In Pthia's court at last my labours end. -

Your sire received me, as his son caress'd, 600

With gifts enrich'd, and with possessions blessed.

The strong Dolopians thenceforth own'd my reign.

And all the coast that runs along the main.

By love to thee his bounties I repaid.

And early wisdom to thy soul convey'd :

Great as thou art, my lessons made thee brave :

A child I took thee, but a hero gave.

Thy infant breast a like affection showM ;

Still in my arms (an ever-pleasing load)

Or at my knee, by Phoenix would*st thou stand ; 61 C

No food was grateful but from Phoenix' hand.

I pass my watchings o'er thy helpless years.

The tender labours, the compliant cares ;

The gods, I thought, reversed their hard decree,

And Phoenix felt a father's joys in thee :

Thy growing virtues justified my cares.

And promised comfort to my silver hairs.

Now be thy rage, thy fatal rage, resign'd :

A cruel heart ill suits a manly mind :

The gods — ^the only great, and only wise — 620

Are moved by offerings, vows, and sacrifice ;

Offending man their high compassion wins.

And daily prayers atone for daily sins.

Prayers are Jove's daughters, of celestial race,

Lame are their feet, and wrinkled is their face ;

With humble mien, and with dejected eyes.

Constant they follow where injustice flies ;

Injustice, swift, erect, and unconfined.

Sweeps the wide earth, and tramples o'er mankind,

While Prayers, to heal her wrongs, move slow behind. 630

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208 THE ILIAD, BOOK IX.

Who hears these daughters of almighty Jove,

For him they mediate to the throne above :

When man rejects the humble suit they make,

The sire revenges for the daughters' sake ;

'*^nm Jove commission'd, fierce Injustice then *

Descends to punish unrelenting men.

Oh, let not headlong passion bear the sway;

These reconciling goddesses obey:

Due honours to the seed of Jove belong :

Due honours calm the fierce, and bend the strcn; 64?

Were these not paid thee by the terms we bring

Were rage still harbour'd in the haughty king,

Nor Greece, nor all her fortunes, should engage

Thy fiiend to plead against so just a rage.

But since what honour asks, the general sends,

And sends by those whom most thy heart comminds.

The best and noblest of the Grecian train.

Permit not these to sue, and sue in vain I

Let me, my son, an ancient fact unfold,

A great example drawn from times of old ;

Hear what our fathers were, and what their praise 650

Who conquered their revenge in former days.

" Where Calydon on rocky mountains stands.
Once fought the iEtolian and Curetian bands ;
To guard it those, to conquer these advance ;
And mutual deaths were dealt with mutual chance.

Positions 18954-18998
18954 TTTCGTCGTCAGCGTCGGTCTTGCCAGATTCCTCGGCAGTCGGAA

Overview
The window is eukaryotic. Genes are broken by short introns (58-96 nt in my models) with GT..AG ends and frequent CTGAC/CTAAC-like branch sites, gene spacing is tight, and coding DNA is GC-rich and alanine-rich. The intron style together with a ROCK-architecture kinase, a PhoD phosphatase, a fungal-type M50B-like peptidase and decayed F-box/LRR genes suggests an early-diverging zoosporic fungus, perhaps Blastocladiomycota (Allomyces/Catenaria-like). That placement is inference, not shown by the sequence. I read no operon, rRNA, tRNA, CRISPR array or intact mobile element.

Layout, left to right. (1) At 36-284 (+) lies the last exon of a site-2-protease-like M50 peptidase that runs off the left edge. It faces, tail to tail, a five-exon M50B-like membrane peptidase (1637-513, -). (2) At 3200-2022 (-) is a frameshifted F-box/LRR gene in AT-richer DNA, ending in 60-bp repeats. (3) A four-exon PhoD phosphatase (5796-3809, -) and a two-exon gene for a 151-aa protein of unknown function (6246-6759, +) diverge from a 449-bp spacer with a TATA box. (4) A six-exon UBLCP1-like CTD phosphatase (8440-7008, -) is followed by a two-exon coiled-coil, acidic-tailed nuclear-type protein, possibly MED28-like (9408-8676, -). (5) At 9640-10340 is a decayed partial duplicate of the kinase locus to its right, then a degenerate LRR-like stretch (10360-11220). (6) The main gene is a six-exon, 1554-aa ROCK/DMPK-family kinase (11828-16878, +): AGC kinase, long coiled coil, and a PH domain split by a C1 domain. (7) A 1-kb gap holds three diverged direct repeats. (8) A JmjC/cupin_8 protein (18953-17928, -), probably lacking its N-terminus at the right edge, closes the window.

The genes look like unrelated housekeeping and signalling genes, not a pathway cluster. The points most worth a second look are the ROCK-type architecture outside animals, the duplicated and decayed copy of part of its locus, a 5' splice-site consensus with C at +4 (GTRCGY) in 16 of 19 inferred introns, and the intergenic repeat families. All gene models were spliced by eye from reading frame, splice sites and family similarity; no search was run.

The silver Cynthia bade Contention rise,
In vengeance of neglected sacrifice :
On CEneus' fields she sent a monstrous boar.
That level'd harvests, and whole forests tore : 66U

This beast (when many a chief his tusks had slain)
Great Meleager stretch'd along the plain.
Then, for his spoils a new debate arose,
The neighbour nations thence commencing foes.
Strong as they were, the bold Curetes fail'd.
While Meleager's thundering arm prevail'd:
Till rage at length inflamed his lofty breast,
(For rage invades the wisest and the best.)



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THE ILIAD, BOOK IX. 209

Cursed by Althaea, to his wrath he yields,
And in his wife's embrace forgets the fields. 670

(She from M arpessa sprung, divinely fair,
And matchless Idas, more than man in war;
The god of day adored the mother's charms ;
Against the god the father bent his arms :
Th* afllicted pair, their sorrows to proclaim,
From Cleopatra changed this daughter's name.
And call'd Alcyone ; a name to show
The father's grief, the mourning mother's wo.)
To her the chief retired from stem debate,
But found no peace from fierce Althaea's hate : 680

Althaea's hate th' unhappy warrior drew.
Whose luckless hand his royal uncle slew :
She beat the ground, and call'd the powers beneath
On her own son to wreak her brother's death ;
Hell heard her curses from the realms profound.
And the red fiends that walk the nightly round.
In vain ^tolia her deliverer waits.
War shakes her walls, and thunders at her gates.
She sent ambassadors, a chosen band,
Priests of the gods, and elders of the land ; 690

Besought the chief to save the sinking state :
Their prayers were urgent and their profiers great;
(Full fifty acres of the richest ground,
Half pasture green, and half with vineyards crown'd.)
His suppliant father, aged (Eneus, came ;
His sisters follow'd ; ev'n the vengeful dame.
Althaea, sues : his friends before him fall :
He stands relentless, and rejects them all.
Meanwhile, the victor's shouts ascend the skies ;
The walls are scaled ; the rolling flames arise : 700

At length his wife (a form divine) appears.
With piercing cries and supplicating tears ;
She paints the horrors of a conquer'd town.
The heroes slain, the palaces o'erthrown.
The matrons ravish'd, the whole race enslaved.
The warrior heard, he vanquish'd, and he saved.

O ^

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210 THE ILIAD. BOOK IX.

Th' -^tolians, long disdain'd, now took their turn,

And left the chief their broken faith to mourn.

Learn hence, betimes to curb pernicious ire,

Nor stay till yonder fleets ascend in fire ; 7l0

Accept the presents ; draw thy conquering sword ;

And be among our guardian gods adored."

Thus he. The stem Achilles thus replied :
"My second father, and my reverend guide I
Thy friend, believe me, no such gifts demands,
And asks no honours from a mortal^s hands :
Jove honours me, and favours my designs ; .
His pleasure guides me, and his will confines ;
And here I stay, if such his high behest.
While life's warm spirit beats within my breast. 780

Yet hear one word, and lodge it in thy heart:
No more molest me on Atrides* part.
Is it for him these tears are taught to flow.
For him these sorrows? for my mortal foe?
A generous friendship no cold medium knows.
Bums with one love, with one resentment glows :
One should our interests and our passions be ;
My friend must hate the man that injures me.